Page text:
“This afternoon a carload of flour will arrive (at the prison) from the Sacramento Relief Committee and tonight it will be baked into bread to be sent to San Francisco tomorrow morning. This will be repeated every day as long as necessary,” reported the Sacramento Union, April 22, 1906. “Warden Yell went among the convicts and picked certain ones of them to do the extra work. … (The) prisoners … seem anxious to do all they can to help the suffering people.”

He also urged the development of more job training opportunities for the inmates.

“The warden thinks that the prisoners should have (more diverse) work so that they can put their time in at a profit to themselves and the state as well,” reported the Sacramento Union, Nov. 20, 1906.

Under Yell’s watch, work began on the prison wall.

“For years Folsom has been noted because of the fact that it is the only large prison in the world, except island prisons, that has no walls surrounding it,” reported the Sacramento Union, April 25, 1907. “With the completion of the present work, however, the institution will lose this distinction. The construction of the wall is a very large undertaking, as it will be over a mile in length, and will require several years to complete it. Very satisfactory progress has been made, however, during the short time since the work started. The granite for the wall is being taken from the prison quarries.”

A Utah prison warden visited Folsom prison for several days to study Yell’s methods.

“Warden Yell is a very capable prison official and is deserving of much credit for the manner in which the institution is conducted. From what I know of condition at the prison prior to his incumbency, I believe that the prison directors were fortunate in securing the services of Mr. Yell at the time they did. He certainly has great executive ability,” visiting Warden Pratt told the Union.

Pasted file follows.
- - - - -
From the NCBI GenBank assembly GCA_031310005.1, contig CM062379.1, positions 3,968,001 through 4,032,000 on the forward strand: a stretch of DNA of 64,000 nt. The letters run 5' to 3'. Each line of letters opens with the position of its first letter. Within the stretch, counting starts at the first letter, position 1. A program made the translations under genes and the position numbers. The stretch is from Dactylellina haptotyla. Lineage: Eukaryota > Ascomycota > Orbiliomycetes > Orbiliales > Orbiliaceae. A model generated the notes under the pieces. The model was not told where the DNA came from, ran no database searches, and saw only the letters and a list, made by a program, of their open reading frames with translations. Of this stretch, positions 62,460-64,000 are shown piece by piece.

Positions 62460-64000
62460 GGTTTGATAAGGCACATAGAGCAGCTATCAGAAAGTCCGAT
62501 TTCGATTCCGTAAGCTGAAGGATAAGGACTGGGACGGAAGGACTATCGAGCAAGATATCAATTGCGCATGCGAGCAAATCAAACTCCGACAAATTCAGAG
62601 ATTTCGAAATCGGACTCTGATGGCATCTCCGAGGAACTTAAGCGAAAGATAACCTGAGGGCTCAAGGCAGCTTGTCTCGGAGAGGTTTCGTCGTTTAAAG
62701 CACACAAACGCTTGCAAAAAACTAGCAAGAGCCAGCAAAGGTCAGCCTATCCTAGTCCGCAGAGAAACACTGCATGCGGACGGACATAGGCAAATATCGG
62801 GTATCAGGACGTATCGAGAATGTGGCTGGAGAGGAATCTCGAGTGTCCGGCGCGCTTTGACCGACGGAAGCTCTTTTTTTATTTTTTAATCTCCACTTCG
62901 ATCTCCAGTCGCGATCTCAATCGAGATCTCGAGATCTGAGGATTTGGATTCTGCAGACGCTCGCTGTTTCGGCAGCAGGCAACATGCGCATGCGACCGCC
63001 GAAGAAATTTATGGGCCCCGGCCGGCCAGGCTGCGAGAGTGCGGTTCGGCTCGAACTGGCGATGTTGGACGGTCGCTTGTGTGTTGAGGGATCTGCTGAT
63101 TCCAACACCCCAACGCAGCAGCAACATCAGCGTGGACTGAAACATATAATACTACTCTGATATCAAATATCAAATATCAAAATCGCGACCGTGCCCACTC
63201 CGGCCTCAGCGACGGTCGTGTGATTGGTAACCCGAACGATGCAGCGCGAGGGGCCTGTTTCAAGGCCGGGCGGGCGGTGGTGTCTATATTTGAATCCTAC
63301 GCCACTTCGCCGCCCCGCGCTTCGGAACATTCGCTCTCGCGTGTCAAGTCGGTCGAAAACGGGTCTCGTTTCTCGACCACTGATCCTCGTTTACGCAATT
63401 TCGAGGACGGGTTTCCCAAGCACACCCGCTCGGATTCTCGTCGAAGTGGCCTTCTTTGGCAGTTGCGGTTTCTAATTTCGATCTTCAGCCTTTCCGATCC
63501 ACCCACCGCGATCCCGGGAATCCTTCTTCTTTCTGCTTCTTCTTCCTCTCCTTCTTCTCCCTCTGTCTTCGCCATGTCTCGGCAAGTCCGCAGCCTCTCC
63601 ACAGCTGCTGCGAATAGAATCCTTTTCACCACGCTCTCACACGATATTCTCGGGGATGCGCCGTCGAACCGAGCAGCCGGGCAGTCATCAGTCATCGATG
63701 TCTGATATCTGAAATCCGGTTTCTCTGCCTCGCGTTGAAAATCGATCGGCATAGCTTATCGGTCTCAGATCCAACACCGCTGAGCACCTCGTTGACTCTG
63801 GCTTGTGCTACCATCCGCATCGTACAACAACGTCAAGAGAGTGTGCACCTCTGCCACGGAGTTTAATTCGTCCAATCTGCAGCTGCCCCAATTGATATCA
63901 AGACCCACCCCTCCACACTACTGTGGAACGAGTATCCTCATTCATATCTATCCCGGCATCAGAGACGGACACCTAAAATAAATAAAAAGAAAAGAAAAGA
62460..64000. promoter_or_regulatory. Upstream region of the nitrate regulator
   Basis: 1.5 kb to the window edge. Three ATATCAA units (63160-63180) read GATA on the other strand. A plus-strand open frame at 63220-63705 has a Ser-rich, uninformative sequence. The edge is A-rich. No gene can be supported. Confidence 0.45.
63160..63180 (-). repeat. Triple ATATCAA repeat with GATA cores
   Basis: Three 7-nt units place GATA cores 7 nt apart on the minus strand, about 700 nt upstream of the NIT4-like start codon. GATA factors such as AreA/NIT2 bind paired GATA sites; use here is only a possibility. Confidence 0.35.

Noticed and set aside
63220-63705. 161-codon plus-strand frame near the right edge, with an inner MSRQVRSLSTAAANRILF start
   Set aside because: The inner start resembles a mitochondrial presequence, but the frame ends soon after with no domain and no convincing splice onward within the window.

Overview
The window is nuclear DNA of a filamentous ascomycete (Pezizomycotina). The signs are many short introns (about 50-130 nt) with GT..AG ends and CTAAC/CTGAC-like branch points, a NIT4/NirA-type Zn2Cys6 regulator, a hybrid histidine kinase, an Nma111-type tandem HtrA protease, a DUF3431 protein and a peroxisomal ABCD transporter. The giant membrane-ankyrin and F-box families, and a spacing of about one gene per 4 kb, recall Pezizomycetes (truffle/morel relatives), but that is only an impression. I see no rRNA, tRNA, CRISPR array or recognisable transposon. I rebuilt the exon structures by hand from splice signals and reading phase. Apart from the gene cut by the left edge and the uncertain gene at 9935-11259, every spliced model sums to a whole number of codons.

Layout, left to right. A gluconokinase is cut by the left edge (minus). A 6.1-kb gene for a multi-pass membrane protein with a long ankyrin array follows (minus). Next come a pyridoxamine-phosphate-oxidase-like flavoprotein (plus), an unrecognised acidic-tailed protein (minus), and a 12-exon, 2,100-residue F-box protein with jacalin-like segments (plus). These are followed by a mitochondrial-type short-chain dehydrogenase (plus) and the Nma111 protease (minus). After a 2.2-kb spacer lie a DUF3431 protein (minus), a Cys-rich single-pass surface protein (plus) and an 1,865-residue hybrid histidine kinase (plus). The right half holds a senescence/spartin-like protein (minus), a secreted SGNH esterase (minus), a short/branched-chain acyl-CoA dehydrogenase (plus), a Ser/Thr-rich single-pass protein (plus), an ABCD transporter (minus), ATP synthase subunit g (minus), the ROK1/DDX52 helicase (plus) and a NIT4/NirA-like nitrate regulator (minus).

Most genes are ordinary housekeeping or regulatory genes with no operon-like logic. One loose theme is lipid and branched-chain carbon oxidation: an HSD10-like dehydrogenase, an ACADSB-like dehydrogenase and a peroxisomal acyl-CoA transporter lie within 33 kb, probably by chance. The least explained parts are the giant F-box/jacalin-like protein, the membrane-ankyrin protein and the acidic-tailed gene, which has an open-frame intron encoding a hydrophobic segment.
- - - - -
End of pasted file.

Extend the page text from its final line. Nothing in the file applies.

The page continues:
In February 1908, Yell retired.

“To show their appreciation of him, the guards recently presented him with a fine gold watch and chain,” reported the Sacramento Union, Nov. 5, 1907. “The presentation speech was made by Guard Robert Merrill. Warden Yell lately received notification that he had been elected vice president of the American Association of Prison Wardens.”

Yell was a state assemblyman, state senator and later was the city attorney for Sacramento.

His 1921 obituary sheds some light on his long career.

“When Yell came to California at the age of 17 years, he immediately began the study of law, and later became district attorney of Mendocino County. Subsequently, he was elected to the Assembly from that district and on making an enviable record in that department of the legislature, was elected state senator,” reported the Sacramento Union, Nov. 19, 1921. “After completing his term in the legislature, Yell moved to Sacramento. … At one time, Yell was made warden of Folsom penitentiary, and in that position won new laurels for himself.

“Yell … was regarded an authority on municipal law, and ably represented this city at state conventions of municipal officials while city attorney,” the paper reported. “His opinions were highly regarded and were frequently used in other communities. He possess undaunted courage, as was evidenced when he quelled a prison break at Folsom shortly after being appointed warden there in 1904.”

John E. Hoyle, San Quentin State Prison

Warden Hoyle came on the scene after much turmoil at the state prison. He was appointed in 1907 and served until 1913. He was dubbed the “reform warden” by the press.